Landscape Lenses

Ecological Landscape : Aquatic Communities

Today, all of the aquatic communities in Vermont are fresh water. These include rivers, streams, lakes and ponds. Bogs, fens, marshes and swamps are wetland communities that are shaped by both aquatic and terrestrial processes.
Beaver pond and marsh in Burlington
One or more of the following processes will affect all aquatic and wetland communities to some degree: nutrient availability, water currents, freeze-thaw cycles, average water depth, water table fluctuations and flooding. Depending on how each of these processes shapes the community, different plants and animals will thrive in different aquatic environments. For example, emergent plants grow in calm, shallow water where there is adequate access to sunlight and protection from strong uprooting currents.

One important aspect of all water bodies in Vermont is that they are continually changing their shape and depth. Sedimentation and shifting hydrologic patterns result in lakes shrinking, rivers shifting, and marshes drying up. Because aquatic communities are so dynamic, they require large, specially protected areas to thrive over long periods of time. Many nutrients and pollutants are soluble in water, and are easily transported throughout the community. Aquatic communities are especially sensitive to changes in pH, and contamination by limiting plant nutrients such as nitrogen. The result is that the many plant and animal species that depend on Vermont’s aquatic and wetland communities for part or all of their lives are continually threatened by the loss and contamination and aquatic habitats. For example, the Restrictive Arm (the northeastern portion) of Lake Champlain regularly receives large quantities of agricultural run off.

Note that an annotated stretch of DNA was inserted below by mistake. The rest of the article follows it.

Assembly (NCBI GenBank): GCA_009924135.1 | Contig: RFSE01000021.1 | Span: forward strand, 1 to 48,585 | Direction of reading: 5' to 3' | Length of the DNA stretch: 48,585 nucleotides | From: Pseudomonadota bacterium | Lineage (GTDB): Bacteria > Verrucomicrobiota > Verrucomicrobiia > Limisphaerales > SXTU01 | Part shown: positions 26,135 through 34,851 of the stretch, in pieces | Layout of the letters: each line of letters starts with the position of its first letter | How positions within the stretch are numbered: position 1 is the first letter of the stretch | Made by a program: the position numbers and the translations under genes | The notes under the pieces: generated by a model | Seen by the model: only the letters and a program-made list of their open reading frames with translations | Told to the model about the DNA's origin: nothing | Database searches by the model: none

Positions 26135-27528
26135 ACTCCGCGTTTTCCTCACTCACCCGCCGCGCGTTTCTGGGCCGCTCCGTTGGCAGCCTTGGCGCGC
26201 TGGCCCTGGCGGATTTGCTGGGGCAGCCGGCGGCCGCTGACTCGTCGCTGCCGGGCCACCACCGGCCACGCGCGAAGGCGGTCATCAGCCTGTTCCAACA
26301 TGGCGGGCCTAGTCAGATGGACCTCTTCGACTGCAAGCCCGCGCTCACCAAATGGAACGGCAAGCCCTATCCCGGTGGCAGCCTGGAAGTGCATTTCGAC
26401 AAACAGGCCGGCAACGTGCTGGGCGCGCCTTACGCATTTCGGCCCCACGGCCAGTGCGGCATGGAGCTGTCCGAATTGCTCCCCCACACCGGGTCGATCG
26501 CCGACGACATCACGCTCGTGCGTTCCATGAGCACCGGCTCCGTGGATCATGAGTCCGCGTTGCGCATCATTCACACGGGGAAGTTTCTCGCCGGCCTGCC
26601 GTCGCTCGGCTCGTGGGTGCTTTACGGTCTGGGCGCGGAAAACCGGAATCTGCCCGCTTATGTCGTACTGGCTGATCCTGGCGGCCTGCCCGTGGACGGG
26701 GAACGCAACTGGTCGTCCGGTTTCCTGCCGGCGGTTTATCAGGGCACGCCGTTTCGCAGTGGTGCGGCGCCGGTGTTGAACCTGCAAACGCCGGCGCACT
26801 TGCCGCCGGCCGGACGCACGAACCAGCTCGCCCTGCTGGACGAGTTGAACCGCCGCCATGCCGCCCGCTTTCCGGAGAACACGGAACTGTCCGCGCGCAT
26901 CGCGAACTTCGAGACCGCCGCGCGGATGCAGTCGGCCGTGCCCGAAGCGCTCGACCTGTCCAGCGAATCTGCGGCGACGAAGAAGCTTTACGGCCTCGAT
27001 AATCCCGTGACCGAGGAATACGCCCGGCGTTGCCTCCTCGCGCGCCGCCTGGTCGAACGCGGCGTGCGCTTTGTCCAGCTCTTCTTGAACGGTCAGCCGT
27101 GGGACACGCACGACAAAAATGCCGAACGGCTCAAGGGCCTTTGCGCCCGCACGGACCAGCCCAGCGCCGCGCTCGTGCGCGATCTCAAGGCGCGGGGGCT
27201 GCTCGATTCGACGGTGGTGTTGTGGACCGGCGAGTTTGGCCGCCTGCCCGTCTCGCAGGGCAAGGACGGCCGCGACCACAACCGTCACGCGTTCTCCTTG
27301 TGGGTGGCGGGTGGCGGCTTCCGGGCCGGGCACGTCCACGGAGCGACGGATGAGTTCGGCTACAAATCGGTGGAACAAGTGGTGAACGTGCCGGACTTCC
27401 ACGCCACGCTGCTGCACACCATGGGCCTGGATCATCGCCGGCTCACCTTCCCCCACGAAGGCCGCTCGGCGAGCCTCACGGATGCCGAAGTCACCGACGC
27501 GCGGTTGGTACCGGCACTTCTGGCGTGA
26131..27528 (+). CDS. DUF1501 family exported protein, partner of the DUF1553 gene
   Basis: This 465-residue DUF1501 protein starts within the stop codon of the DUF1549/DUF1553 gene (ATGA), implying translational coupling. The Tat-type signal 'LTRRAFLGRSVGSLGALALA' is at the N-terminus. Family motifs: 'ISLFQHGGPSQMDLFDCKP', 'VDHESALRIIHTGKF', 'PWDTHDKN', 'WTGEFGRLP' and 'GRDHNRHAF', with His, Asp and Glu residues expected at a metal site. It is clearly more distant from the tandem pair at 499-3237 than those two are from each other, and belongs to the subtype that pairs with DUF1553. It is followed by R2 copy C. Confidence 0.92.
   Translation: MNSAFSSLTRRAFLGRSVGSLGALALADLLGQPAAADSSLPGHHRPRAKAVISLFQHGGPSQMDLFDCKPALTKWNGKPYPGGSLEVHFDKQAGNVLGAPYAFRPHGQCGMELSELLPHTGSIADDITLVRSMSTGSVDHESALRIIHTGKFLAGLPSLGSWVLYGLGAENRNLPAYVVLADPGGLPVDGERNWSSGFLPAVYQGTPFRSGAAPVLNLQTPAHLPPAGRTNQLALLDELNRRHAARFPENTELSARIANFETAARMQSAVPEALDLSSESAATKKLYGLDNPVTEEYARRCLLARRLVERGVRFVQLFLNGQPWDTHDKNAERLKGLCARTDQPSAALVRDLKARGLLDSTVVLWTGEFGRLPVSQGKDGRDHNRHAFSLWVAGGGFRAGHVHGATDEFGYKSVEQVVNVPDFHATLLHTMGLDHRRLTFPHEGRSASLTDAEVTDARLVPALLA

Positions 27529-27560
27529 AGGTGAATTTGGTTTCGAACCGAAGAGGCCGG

The fertilizers and pesticides that work to make Vermont’s farms productive on land can act as deadly pollutants in the water. This tension between land use and protection of waterways plays out constantly along the Burlington Waterfront. The result of fertilizers leaching into the water is an overgrowth of algae and bacteria that consume large amounts of dissolved oxygen in the water as they reproduce, leading to the death of many other aquatic plants and animals. In general, aquatic communities are more sensitive to, and take longer to recover from pollution than do terrestrial environments.